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[Serendipity] Young pianist opens up new universe

He was as bold as he is young.

Pianist Lim Yun-chan, shorn of his heavy, wavy mane, walked onto the stage at Seoul Arts Center Concert Hall Saturday, his stride confident, his first step a loud thump. He sat himself in front of the piano and, without a second’s hesitation, hit the first note of Orlando Gibbons' “Lord Salisbury,” Pavan and Galliard.

Lim, who, at 18, became the youngest ever winner at the prestigious Van Cliburn International Piano Competition in June began his recital with a work by the English Renaissance composer that is not often performed in Korea.

The novelty of the piece required of the audience greater attention than usual. So began Lim’s second recital in Korea since his phenomenal Van Cliburn win, on an unfamiliar ground.

At the press conference held before the concert, he was asked about his recital program. He acknowledged that people were expecting him to perform Rachmaninoff’s Piano Concerto No. 3, the final piece that he performed in Texas. But he wanted to give the audience something new. “I thought it won’t do to play the same piece,” he said.

So, instead of the powerful and dramatically effusive Rachmaninoff, Lim chose Gibbons. The choice reflected the young pianist’s desire to perform works that are lesser known. At the same time, it showed his respect for the work of the iconic Canadian pianist Glenn Gould, a champion of Gibbons and J.S. Bach.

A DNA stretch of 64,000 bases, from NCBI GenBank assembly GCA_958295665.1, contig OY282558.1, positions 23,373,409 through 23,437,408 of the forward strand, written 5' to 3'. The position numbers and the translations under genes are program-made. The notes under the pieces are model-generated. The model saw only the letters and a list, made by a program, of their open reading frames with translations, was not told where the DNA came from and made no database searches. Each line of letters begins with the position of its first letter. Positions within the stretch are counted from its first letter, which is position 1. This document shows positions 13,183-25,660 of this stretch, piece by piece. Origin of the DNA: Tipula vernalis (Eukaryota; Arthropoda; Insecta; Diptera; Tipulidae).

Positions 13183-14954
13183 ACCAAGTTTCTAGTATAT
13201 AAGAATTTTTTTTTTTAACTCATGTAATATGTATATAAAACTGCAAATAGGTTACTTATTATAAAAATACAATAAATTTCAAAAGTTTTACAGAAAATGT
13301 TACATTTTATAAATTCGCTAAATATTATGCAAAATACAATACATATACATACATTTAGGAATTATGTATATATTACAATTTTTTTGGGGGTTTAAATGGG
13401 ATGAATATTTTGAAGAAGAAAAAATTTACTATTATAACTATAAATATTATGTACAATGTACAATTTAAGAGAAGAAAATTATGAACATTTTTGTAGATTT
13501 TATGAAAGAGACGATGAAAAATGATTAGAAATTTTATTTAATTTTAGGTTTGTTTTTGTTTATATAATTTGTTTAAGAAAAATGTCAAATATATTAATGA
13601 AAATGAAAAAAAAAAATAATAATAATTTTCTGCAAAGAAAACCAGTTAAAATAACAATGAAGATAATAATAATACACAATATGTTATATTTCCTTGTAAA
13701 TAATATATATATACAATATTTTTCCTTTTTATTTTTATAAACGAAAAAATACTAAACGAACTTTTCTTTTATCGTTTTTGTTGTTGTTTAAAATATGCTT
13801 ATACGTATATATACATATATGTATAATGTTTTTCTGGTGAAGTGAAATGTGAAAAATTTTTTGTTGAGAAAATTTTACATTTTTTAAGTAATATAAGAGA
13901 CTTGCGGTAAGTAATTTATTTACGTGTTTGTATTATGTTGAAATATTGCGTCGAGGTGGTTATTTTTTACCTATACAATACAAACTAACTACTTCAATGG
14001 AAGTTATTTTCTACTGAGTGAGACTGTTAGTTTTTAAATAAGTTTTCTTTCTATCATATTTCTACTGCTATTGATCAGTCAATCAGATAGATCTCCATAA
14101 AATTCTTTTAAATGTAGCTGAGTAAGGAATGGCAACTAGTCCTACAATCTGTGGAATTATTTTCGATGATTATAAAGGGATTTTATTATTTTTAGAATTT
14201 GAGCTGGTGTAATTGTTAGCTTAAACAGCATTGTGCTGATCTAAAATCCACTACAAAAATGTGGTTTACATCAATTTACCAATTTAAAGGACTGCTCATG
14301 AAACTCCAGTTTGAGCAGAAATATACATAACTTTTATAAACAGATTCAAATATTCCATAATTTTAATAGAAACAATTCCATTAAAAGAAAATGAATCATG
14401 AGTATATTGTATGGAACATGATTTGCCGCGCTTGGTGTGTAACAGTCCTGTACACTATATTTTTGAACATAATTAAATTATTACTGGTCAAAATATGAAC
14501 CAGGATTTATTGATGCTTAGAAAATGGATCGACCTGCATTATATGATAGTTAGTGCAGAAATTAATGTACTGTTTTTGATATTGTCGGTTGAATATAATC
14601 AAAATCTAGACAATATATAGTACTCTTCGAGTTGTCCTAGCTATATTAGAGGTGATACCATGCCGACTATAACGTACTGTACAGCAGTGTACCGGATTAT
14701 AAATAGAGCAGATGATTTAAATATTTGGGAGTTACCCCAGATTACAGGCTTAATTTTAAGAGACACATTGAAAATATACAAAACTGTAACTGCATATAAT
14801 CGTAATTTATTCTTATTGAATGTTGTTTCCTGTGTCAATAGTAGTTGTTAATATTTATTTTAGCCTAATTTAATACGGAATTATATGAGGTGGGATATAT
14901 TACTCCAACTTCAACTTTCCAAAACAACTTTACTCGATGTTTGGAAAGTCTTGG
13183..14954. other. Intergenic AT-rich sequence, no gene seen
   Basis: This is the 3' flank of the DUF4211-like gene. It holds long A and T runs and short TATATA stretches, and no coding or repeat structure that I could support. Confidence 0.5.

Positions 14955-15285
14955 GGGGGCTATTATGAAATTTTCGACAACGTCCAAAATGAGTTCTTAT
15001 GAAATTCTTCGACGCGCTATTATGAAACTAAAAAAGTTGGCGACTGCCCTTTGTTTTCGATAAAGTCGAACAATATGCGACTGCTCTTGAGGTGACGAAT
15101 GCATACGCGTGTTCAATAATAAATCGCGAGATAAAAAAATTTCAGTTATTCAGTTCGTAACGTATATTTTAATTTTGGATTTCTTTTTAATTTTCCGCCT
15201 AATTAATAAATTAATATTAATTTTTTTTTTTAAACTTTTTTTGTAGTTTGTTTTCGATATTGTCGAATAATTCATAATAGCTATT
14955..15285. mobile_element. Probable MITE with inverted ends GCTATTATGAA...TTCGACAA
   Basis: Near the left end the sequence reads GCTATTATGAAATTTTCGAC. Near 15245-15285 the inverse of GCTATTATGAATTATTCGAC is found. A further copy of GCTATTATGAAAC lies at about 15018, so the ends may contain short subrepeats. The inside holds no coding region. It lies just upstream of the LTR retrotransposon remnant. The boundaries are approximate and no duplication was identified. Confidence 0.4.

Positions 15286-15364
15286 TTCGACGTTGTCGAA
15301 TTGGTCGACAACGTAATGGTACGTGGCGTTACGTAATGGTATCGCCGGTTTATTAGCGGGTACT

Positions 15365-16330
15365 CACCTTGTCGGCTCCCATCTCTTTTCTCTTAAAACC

Pianist Lim Yun-chan performs at his recital at Seoul Arts Center, on Dec. 10 (MOC Production)
Pianist Lim Yun-chan performs at his recital at Seoul Arts Center, on Dec. 10 (MOC Production)

J.S. Bach’s 15 Three-part Inventions, “Sinfonia,” for Keyboard that followed was played in the order in which Gould had performed it at the Salzburg Festival, starting with Sinfonia No. 1 in C major and concluding with No. 9 in F minor, rather than following the original order of ascending key.

Bach sang about life, from birth to death, in this piece, Lim had explained. At his hands, “Sinfonia” was lyrical, verging on romantic -- far removed from the precise, mathematical sound often associated with contrapuntal works of the Baroque period.

In Lim’s performance of Liszt’s “Two Legends,” you could hear the birds sing as St. Francis of Assisi preaches to them. The child-like purity and crystalline innocence of the “St. Francis of Assisi's sermon to the birds” gave way to the violent crush of waves in “St. Francis of Paolo walking the waves.” Pounding out crushing waves on the keyboard, Lim put up a valiant struggle against the raging sea, octave after octave, along the entire length of the keyboard.

Lim took a long pause, just enough time for the audience to take a breath after a harrowing journey, before commencing Liszt’s “After Reading Dante.” The sheer physicality of the piece was demonstrated in the way Lim’s body moved with the music. It was a tour de force that had the audience on the edge of their seats. The brilliance of the performance and the swelling emotions from someone yet in his teens was simply breathtaking.

On Thursday, Lim’s management company announced that Lim will be performing Rachmaninoff’s Piano Concerto No. 3 with the New York Philharmonic Orchestra led by James Gaffigan at the Lincoln Center in New York in May.

As Lim walked away from the stage on Saturday for the last time after two encores, he looked over his shoulder, as if to see his audience one more time.

Lim said that he wants to open up a new universe for people with his music making. He did just that for the more than 2,000 people who packed the concert hall that day.

Kim Hoo-ran is the culture desk editor at The Korea Herald.

By Kim Hoo-ran (